One of spring’s top skygazing events arrives early Wednesday: The Eta Aquarid meteor shower

One of spring’s top skygazing events will arrive early Wednesday: the Eta Aquarid meteor shower, which comes from the debris trail of the famed Halley’s comet.

This year, the forecast calls for the greatest number of Eta Aquarid meteors before dawn Wednesday, May 5, according to EarthSky.Org.

“But don’t discount May 4 or 6, either or both of which might provide a good sprinkling of meteors, too,” EarthSky’s Bruce McClure said.

Eta Aquarid meteors, also called the Aquarids, are known for their speed, according to NASA. The meteors are swift – traveling at about 148,000 mph into Earth’s atmosphere. Fast meteors can leave glowing “trains” (bits of debris in the wake of the meteor) that last for several seconds to minutes.

The shower favors the Southern Hemisphere because the point in the sky from which the meteors appear to come is in the constellation Aquarius, which is higher in the sky in the Southern Hemisphere. But folks in the Northern Hemisphere can still see and enjoy the shower, with about 10 meteors an hour expected at its peak.

Explore more:  For the Record: Snow Day!

In the Northern Hemisphere, Eta Aquarid meteors can more often be seen as “earthgrazers,” NASA said. Earthgrazers are long meteors that appear to skim the surface of the Earth at the horizon.

The Eta Aquarid is one of Earth’s two meteor showers that come from the debris trail of the famed Halley’s comet. The other is the Orionid meteor shower, which occurs each October.

The meteors are pieces of dust and ice from the comet.

Halley’s comet was discovered by Edmund Halley in 1705, but it is believed to have been recognized for millennia. NASA said the comet is featured in the Bayeux tapestry, an embroidered cloth that depicts the Battle of Hastings in 1066.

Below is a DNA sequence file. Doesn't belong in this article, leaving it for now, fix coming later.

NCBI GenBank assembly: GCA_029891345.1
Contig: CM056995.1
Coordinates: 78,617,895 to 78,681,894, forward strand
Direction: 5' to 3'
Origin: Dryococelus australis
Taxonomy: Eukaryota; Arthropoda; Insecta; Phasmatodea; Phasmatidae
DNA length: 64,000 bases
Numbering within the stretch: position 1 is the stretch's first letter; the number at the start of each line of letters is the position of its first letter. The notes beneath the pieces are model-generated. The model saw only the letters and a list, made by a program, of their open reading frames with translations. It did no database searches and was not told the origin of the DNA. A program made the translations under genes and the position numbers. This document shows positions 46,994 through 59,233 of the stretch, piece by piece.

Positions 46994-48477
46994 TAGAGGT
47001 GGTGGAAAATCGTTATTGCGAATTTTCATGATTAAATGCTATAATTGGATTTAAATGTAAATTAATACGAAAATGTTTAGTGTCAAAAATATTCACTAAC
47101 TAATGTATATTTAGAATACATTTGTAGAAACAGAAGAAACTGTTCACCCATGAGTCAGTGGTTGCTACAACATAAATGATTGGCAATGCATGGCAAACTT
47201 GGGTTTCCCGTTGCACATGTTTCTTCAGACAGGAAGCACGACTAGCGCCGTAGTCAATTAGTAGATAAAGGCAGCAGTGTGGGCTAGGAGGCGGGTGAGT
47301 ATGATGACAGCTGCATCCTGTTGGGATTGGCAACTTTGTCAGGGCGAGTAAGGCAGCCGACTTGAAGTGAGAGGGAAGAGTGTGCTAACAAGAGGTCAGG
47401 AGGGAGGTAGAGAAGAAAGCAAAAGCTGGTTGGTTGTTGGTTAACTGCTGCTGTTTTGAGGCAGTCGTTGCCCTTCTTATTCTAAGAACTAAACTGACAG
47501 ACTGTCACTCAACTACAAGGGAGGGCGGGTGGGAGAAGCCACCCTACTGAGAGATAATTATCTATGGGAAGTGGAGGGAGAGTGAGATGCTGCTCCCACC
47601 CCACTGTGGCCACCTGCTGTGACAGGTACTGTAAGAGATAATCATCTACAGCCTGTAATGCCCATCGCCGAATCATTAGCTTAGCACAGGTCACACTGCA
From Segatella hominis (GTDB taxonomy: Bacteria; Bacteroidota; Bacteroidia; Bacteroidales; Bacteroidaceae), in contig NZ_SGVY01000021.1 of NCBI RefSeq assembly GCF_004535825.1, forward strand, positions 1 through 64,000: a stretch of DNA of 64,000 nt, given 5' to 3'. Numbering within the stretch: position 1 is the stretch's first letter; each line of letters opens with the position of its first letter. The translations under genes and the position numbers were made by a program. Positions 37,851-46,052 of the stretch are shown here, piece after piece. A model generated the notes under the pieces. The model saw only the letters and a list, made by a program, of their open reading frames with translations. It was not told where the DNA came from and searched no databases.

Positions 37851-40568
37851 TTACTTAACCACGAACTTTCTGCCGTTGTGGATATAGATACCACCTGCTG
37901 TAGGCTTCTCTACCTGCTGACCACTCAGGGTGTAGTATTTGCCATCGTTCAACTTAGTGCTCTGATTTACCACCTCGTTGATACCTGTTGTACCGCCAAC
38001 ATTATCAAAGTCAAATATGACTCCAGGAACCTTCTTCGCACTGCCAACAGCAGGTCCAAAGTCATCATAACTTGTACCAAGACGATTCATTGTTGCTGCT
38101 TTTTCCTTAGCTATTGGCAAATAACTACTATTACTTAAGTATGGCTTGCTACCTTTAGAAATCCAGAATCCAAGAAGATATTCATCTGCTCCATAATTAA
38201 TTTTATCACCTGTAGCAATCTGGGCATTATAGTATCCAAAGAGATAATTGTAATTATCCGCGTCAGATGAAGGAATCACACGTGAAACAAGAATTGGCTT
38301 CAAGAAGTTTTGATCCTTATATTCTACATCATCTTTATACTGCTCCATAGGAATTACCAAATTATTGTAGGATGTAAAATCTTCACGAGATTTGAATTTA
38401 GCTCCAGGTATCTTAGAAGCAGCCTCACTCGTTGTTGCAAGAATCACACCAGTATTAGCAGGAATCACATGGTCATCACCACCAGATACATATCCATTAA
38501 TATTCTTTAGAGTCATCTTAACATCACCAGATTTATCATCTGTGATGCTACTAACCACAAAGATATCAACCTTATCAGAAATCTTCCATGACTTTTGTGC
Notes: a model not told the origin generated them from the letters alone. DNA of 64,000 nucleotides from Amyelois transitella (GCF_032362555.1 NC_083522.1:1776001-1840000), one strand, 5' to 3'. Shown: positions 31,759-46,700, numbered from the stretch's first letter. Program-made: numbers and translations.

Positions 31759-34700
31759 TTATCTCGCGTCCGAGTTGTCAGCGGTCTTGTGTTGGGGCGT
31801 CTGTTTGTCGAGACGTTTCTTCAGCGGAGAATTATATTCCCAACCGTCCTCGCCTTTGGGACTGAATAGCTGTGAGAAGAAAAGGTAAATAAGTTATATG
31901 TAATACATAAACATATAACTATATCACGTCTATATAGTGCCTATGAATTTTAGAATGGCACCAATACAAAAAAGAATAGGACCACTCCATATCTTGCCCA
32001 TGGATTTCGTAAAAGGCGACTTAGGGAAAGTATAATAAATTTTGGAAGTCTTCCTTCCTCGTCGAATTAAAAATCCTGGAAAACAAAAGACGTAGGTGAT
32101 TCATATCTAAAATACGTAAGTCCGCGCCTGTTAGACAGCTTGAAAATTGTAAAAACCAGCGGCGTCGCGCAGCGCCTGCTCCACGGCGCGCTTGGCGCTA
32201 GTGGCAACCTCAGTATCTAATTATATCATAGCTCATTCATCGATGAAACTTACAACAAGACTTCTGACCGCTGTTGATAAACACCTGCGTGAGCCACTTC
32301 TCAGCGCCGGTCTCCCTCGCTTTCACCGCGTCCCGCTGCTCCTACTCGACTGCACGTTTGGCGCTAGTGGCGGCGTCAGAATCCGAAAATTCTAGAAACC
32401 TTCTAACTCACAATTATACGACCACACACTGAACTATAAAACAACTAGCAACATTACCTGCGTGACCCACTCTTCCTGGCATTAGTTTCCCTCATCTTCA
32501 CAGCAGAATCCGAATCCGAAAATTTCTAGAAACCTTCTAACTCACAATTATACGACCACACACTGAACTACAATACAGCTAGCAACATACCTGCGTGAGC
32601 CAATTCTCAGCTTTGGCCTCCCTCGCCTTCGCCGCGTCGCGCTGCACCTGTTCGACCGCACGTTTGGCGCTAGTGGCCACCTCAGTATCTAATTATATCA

The comet itself can be seen from Earth about every 76 years, but the particles that create the Eta Aquarid shower were shed hundreds of years ago.

How to watch a meteor shower: Tips for the best viewing experience

If you’re a newbie when it comes to meteor showers, here are some tips from EarthSky:.

  • Give yourself at least an hour of viewing time for watching any meteor shower. Meteors tend to come in spurts that are interspersed by lulls. Also, it can take as long as 20 minutes for your eyes to adapt to the dark.
  • Moonlight might hamper the viewing of the Eta Aquariid meteor shower this year, as well.
  • You need no special equipment to watch a meteor shower, but a little luck always helps. Find a dark, open sky away from artificial lights, and sprawl out on a reclining lawn chair. Meteor watching is a lot like fishing. Sometimes you catch a good number of them, and sometimes you don’t, EarthSky said.
  • Explore more:  Rep. Elissa Slotkin enters race for US Senate in Michigan, giving Democrats a likely frontrunner

    Contributing: Kimberly Miller, The Palm Beach Post.